Cieslewicz made one final proposal at the meeting last week. He wants the city of Madison to withdraw from the Alliance of Cities, a statewide lobbying group.
"Because the alliance is such a large organization, it's difficult for us to be very well heard," he says. "We might be better off having our own [lobbyist]."
Moreover, the Alliance has lobbied against bills the city supported, including a provision to give property-tax exemptions to low-income housing providers. Cieslewicz says the group "represents a large number of cities, so there will always be different points of view." The group currently represents 40 Wisconsin cities.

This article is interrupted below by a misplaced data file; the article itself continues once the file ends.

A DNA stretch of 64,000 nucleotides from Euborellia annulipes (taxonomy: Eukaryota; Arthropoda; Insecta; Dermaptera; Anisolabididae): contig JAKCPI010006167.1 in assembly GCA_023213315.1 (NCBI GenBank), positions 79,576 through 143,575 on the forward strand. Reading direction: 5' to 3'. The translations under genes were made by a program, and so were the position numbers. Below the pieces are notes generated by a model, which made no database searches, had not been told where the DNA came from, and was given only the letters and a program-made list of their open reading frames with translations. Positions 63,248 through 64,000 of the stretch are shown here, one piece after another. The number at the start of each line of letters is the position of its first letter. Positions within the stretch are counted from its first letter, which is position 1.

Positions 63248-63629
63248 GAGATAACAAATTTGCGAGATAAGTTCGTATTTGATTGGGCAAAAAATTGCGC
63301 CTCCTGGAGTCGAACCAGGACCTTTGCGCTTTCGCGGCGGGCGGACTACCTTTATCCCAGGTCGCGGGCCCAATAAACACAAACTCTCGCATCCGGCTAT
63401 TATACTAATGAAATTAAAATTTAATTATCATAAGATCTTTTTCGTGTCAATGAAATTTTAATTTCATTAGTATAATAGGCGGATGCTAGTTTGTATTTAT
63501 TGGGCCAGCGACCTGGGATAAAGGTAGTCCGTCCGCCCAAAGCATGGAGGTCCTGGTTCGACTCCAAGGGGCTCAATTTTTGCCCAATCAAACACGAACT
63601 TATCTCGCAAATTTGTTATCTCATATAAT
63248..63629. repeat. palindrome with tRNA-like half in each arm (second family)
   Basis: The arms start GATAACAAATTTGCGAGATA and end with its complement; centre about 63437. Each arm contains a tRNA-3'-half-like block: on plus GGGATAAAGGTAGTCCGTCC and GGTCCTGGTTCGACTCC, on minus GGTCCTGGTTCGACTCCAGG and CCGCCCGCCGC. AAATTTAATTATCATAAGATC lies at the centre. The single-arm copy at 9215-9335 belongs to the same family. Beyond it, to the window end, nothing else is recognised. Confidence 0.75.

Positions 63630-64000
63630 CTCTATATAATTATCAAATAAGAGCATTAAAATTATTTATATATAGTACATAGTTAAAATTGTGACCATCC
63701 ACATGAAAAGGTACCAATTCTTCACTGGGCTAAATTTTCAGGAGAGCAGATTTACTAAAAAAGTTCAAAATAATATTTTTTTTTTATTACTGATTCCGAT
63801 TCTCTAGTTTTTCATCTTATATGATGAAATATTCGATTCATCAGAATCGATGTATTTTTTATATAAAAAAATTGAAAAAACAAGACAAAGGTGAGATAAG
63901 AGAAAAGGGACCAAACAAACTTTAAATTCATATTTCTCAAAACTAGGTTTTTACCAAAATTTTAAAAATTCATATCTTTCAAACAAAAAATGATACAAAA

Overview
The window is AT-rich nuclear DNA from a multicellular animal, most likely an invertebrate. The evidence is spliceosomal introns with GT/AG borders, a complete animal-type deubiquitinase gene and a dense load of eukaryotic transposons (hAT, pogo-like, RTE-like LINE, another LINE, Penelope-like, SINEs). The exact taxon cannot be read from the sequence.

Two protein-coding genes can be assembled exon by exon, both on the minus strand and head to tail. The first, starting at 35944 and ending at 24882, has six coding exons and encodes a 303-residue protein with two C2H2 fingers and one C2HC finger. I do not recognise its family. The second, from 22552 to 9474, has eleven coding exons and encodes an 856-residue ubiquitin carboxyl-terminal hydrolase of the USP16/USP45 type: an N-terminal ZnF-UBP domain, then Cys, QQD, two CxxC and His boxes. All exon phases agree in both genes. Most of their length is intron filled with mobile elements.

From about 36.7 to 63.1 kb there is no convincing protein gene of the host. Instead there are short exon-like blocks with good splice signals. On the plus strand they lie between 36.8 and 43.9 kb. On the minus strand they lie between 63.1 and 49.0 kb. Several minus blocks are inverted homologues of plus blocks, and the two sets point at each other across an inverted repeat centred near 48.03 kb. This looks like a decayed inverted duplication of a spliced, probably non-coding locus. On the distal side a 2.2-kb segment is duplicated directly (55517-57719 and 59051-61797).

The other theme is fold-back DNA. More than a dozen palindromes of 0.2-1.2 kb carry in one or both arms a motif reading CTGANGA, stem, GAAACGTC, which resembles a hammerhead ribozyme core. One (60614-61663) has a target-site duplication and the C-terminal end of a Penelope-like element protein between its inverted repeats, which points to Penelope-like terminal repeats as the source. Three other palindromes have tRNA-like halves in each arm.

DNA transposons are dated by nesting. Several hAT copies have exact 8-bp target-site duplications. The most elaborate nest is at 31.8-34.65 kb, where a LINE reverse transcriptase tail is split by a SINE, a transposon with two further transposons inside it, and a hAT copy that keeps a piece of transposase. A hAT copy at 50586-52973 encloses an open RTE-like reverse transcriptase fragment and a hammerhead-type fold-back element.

Madison spends about $40,000 a year to be part of the Alliance. Hiring an outside lobbyist instead would save about $10,000, says Cieslewicz. He adds that having a city lobbyist would be especially useful if Democrats take back the state Assembly this fall.
"I haven't invested too much in the Legislature because it's always had one Republican house that would stand in the way of anything Madison wanted." But if the state had a Democratic governor and Legislature, the city may be able to snare more shared revenue and transit aids. "It's probably time to get more serious about it."